Effect of DA on Tumor Growth in Anemic Mice. Because erythropoietin can interact directly with endothelial cells and elicit an angiogenic response (42, 43), it was important to study the effect of DA on tumor growth in vivo. Mice were treated with TBI, and SCC VII tumor cells were implanted s.c. 4 hours after TB1. DA was given at 30 μg/kg every 2 weeks. The control group was treated at the same time points with the same volume of normal saline. Administration of DA did not significantly alter the growth of the SCC VII tumors in these anemic mice, with 4× tumor growth time of 6.9 ± 1.5 days for DA-treated mice versus 5.9 ± 1.4 days for the control mice (P = 0.25).

Effect of DA on Tumor Responses to Local Fractionated Radiation Therapy in Anemic Mice. Mice were irradiated with 500 cGy TBI, and SCC VII tumors were implanted 4 hours after TBI. Eleven days after TBI/ tumor implantation, mice were irradiated with the fractionated local tumor radiation. DA was given every 2 weeks. Control groups consisted of mice irradiated with TBI only (Control) and TBI-irradiated mice treated with local tumor irradiation as above but no DA (radiotherapy alone). The results of this experiment are shown in Figs. 3 and Table 1. Radiation alone had a modest effect on the tumor growth rate with a tumor growth delay time of 2.7 days, but all four DA regimens resulted in significantly increased tumor growth delay (7.3-10.6 days) and tumor volume quadrupling times (11.1-14.5 days) compared with irradiation alone (P < 0.01; Table 1). The four DA treatment groups did not differ significantly from one another (P = 0.1-0.9), although there was a trend towards the DA0 and DA7 regimens being more effective for the enhancement of radiation effects on the tumors.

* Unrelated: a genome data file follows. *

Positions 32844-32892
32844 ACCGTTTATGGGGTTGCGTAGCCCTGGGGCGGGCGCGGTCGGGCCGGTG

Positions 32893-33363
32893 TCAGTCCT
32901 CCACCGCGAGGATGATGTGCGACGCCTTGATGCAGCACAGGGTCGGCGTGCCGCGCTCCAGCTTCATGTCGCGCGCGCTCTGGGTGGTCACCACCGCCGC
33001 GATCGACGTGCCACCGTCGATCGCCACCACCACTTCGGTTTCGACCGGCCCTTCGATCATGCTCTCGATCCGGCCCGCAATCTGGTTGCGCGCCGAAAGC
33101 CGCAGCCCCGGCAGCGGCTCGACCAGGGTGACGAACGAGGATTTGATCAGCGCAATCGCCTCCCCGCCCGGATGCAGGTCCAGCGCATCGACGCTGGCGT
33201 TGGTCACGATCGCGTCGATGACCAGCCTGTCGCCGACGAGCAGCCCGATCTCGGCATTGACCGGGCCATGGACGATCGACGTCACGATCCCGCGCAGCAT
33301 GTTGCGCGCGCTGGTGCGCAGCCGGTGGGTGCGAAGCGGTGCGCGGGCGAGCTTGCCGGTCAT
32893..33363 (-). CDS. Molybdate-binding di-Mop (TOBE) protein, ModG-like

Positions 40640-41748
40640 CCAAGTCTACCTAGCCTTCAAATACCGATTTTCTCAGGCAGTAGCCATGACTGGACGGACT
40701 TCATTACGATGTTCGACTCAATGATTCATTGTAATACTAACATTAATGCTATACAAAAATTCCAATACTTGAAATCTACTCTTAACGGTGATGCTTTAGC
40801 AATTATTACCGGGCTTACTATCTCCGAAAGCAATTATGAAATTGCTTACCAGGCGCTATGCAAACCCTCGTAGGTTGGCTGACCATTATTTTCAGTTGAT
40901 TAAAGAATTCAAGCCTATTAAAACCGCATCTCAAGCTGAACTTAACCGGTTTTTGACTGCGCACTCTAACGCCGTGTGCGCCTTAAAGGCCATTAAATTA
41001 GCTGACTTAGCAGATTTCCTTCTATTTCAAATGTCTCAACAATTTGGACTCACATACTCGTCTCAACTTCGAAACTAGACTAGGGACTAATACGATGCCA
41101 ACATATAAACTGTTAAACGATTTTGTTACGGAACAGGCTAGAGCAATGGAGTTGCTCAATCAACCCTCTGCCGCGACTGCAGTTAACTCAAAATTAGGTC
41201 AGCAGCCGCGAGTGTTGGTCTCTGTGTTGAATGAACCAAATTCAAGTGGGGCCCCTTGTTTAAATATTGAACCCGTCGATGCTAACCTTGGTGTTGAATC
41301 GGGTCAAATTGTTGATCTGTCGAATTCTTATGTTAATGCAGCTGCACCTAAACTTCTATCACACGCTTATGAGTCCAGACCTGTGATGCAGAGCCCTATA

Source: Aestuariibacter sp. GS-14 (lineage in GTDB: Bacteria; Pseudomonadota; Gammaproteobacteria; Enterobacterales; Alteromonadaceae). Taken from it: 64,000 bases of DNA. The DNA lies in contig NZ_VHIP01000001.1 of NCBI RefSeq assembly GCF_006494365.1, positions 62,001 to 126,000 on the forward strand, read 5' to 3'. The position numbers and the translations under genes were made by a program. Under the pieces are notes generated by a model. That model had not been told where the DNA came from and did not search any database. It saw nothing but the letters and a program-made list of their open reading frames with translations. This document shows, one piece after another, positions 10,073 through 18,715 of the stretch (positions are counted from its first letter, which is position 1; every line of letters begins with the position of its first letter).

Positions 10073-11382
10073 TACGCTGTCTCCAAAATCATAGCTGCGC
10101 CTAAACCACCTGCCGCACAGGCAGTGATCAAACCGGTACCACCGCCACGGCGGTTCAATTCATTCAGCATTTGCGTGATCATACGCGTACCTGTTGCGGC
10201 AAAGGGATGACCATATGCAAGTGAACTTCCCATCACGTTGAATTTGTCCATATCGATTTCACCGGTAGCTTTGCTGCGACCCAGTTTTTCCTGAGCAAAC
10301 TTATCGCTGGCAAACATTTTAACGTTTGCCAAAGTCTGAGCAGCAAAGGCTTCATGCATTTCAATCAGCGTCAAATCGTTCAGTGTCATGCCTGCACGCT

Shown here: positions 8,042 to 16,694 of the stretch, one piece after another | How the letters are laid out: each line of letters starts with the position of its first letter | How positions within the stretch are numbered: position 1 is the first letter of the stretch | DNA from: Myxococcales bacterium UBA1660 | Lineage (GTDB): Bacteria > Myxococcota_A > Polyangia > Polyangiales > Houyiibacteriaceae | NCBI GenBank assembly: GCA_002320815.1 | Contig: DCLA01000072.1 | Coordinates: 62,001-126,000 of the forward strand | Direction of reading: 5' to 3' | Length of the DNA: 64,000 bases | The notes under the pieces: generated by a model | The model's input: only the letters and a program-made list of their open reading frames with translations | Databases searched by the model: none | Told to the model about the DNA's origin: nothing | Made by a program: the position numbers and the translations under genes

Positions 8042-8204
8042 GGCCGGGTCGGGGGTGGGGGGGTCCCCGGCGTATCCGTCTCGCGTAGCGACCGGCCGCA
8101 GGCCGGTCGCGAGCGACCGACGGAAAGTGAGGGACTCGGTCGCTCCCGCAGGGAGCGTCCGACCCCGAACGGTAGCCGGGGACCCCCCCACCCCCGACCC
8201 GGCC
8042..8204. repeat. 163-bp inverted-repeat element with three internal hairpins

The effect of weekly DA was also studied in the SCC VII tumor model to determine if weekly dosing would be more efficacious than dosing every 2 weeks. The experimental design was otherwise identical to that described above. The results are shown in Figs. 3 and Table 1. Radiation alone delayed tumor growth by3.5 ± 3.1 days. Weekly administration of DA in combination with fractionated radiation increased the tumor growth delay time from 3.5 days to 7.4–11.3 days (P < 0.01 compared with radiation alone) and inhibited tumor growth by 55% to 64% on day 22 compared with 34% for irradiation alone. However, the four administration regimens of DA produced similar results with no statistically significant differences in tumor growth delay time (P > 0.05). Also, there were no statistically significant differences in tumor growth delay time between the groups treated with weekly or biweekly DA in the SCC VII tumor model (P = 0.1-0.6).